The one thing Mad Ants guard Ron Howard needs to make this baseball flirtation work is a time machine.
If he could go back and play Little League, Sandy Koufax ball, high school ball, maybe some college, then the pipe dream could have some real footing. As it stands now, well, he'll need to stick to basketball.
You can't blame the guy for trying, but reality is a harsh judge.
Despite having no formal background and, until Tuesday, no cleats, Howard took part in the San Diego Padres/Fort Wayne TinCaps' open tryout Wednesday at Parkview Field. He says it was not a publicity stunt, but rather an honest attempt to test his skills in another sport.
He shagged flies. He showed his arm in throwing from right field to third base and home. He took some cuts in the batting cage.
“Once I knew they had tryouts, I just said, 'It worked for me once, why not give it a try? What's it going to hurt?' ” Howard said. “I really enjoy baseball and have a passion and admiration for it when I'm watching it. These guys gave the public an opportunity, so I said, why not?”
Unlike a few, Howard showed up in perfect shape, toned by his always working basketball career. In fact, he made the Mad Ants at a similar open tryout. Yet while most, if not all, of the 50 other players Wednesday spent their youth concentrating on baseball, Howard is a novice. He's also 29.
Jeff Stewart, Midwest area scout for the Padres, talked with Howard after the tryout and gave him an honest assessment. He saw a great athlete. And he told him to keep working on his basketball career.
“If he was in a baseball uniform on a daily basis, his throwing would improve quickly, his fielding would improve quickly, just through repetition,” Stewart said. “But I'm not sure he would ever hit. He's (29) years old. He's well, well, well below average at this point, and that's in batting practice, seeing a ball intended for you to hit exercising a swing.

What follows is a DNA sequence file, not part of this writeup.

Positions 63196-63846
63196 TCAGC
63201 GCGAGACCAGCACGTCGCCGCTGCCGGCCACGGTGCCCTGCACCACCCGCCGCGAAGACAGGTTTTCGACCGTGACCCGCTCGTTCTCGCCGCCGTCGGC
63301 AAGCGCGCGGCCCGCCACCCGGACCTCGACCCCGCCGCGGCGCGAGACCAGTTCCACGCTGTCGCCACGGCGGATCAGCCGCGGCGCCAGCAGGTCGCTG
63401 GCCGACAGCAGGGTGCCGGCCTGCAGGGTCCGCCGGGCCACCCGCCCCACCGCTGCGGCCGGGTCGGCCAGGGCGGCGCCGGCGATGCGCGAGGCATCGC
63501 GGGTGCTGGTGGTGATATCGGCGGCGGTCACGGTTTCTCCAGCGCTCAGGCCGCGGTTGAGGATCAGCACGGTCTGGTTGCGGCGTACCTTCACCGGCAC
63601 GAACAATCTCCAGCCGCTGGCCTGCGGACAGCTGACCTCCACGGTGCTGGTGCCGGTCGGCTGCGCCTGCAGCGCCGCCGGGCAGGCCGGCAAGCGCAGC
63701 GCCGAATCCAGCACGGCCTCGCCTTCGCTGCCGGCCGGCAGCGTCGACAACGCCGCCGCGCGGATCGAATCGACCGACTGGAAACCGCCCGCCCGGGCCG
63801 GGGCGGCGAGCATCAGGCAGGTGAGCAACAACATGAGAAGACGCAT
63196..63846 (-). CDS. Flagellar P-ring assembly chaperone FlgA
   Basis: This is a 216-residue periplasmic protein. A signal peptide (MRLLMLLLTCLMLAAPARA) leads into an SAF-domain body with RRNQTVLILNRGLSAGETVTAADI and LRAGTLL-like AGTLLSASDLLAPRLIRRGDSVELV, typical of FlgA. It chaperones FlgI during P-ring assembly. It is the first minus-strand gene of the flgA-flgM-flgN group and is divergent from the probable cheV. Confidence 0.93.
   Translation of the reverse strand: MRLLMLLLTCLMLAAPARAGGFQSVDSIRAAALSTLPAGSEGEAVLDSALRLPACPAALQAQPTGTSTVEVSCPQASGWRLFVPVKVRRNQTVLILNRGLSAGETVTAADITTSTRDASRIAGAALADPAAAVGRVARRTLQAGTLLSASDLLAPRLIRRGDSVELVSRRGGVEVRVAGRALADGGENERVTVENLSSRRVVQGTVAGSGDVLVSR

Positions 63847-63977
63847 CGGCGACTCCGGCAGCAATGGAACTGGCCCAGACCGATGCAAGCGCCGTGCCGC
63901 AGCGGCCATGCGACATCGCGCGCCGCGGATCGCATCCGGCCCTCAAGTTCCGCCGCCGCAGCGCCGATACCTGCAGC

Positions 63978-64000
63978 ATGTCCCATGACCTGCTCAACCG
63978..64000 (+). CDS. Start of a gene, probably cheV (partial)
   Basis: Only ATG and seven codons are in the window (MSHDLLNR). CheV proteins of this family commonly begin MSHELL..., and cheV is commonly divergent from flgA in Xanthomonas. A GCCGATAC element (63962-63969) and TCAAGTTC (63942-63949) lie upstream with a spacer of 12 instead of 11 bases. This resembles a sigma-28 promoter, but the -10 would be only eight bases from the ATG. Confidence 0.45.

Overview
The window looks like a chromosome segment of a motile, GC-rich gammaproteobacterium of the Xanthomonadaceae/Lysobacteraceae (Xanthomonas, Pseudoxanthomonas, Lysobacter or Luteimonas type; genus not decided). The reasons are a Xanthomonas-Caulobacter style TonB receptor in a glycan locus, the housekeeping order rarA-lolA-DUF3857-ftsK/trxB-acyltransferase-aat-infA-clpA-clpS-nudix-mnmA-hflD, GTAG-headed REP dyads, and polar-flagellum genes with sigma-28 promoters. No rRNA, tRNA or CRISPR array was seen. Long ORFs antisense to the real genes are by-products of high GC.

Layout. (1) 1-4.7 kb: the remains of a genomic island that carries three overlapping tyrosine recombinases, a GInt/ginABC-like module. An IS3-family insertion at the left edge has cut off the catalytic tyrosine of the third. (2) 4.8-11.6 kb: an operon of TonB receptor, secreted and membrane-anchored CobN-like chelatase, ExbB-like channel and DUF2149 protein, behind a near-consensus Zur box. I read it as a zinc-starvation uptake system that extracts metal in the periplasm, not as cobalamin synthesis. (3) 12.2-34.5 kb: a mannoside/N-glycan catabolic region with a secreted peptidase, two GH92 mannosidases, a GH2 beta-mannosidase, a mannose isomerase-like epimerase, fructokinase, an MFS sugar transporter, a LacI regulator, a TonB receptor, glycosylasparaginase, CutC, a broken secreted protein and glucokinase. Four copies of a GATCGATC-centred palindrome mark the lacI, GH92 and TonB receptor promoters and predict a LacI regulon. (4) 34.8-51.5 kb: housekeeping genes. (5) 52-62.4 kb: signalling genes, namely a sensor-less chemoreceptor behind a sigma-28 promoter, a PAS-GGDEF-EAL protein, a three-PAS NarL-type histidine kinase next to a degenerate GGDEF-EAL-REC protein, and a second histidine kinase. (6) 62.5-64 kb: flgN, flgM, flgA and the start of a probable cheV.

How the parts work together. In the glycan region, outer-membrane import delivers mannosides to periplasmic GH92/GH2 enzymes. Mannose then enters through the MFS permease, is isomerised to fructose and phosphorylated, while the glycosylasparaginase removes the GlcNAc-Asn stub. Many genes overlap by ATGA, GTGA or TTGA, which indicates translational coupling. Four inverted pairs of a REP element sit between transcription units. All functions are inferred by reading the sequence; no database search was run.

“You get in a game situation where pitchers are using varying velocity, breaking planes with curveballs, changeups, sliders – I'm not sure the learning curve would be quick enough.”
It was either Ted Williams or my Little League coach who said hitting is the toughest thing to do in all of sports.
“I would agree, especially when pitchers are pitching upward of 90 mph and here they come with curves and sliders,” Howard said.
I don't doubt that Howard could have been a strong baseball player. He's quick. He's athletic. If you've seen him dash from one end of the court to finish a fast break – especially when Walker Russell Jr. was running the point – you know his speed is incredible.
But the fact is that time doesn't allow an athlete two chances at what takes a lifetime (or at-least early lifetime) commitment to master.
Baseball is built around failure. Williams was the last Major Leaguer to hit .400 in 1941. Nineteen forty-one. That tells us plenty about the difficulty of hitting.
Howard didn't have a bad swing. You know he has strong hand-eye coordination. But he has a raw swing. Too raw for this point in his life. The Padres look for the proverbial diamond in the rough during these open tryouts. Stewart told the assembled players afterward they should keep their dreams, but at some point may have to face reality.
“I didn't come here to waste anybody's time,” Howard said. “I have some skills. In basketball, you can watch a guy and tell if a guy has fundamentals, if he has mechanics and things like that. I wanted to come and show that I do have those things, and with some work and practice I could be a positive for a team.”
Howard has some raw skills. He doesn't have the one thing that could transform those skills into a true shot at becoming a baseball player: A way to turn back time.